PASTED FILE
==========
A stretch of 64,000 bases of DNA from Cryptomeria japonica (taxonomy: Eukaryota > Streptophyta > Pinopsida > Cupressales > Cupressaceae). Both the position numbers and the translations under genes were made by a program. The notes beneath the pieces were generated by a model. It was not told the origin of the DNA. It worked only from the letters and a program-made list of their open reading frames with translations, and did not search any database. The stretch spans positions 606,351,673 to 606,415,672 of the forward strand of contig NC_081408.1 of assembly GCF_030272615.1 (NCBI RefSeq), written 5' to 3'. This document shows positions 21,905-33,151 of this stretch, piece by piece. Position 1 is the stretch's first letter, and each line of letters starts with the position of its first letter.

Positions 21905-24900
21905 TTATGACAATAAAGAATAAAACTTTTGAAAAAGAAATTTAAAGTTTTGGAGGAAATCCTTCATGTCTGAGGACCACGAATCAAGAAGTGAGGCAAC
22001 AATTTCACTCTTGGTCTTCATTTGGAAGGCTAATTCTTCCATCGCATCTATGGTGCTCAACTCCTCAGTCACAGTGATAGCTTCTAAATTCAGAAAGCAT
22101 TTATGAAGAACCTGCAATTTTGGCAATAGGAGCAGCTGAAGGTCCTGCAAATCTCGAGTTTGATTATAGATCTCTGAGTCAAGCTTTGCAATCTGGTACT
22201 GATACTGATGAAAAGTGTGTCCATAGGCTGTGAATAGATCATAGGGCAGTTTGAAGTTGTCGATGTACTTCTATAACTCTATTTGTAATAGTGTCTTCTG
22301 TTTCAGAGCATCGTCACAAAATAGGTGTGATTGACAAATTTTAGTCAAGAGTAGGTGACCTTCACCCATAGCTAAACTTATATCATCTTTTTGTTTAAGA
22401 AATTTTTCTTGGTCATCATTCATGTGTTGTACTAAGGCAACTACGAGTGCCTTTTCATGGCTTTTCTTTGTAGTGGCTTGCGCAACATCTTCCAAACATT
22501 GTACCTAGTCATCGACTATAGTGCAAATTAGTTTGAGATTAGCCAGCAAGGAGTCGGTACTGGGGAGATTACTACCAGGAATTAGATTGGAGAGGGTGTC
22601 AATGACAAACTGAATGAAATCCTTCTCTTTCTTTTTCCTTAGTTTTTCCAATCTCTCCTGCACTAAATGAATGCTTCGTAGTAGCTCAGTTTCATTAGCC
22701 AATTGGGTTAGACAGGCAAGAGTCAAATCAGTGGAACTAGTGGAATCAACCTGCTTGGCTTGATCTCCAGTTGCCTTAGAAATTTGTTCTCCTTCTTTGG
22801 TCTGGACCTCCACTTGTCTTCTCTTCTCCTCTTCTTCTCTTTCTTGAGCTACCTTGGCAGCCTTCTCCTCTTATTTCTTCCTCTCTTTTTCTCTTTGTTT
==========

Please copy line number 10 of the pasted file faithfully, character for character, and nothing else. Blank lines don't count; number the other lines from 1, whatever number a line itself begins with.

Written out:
22601 AATGACAAACTGAATGAAATCCTTCTCTTTCTTTTTCCTTAGTTTTTCCAATCTCTCCTGCACTAAATGAATGCTTCGTAGTAGCTCAGTTTCATTAGCC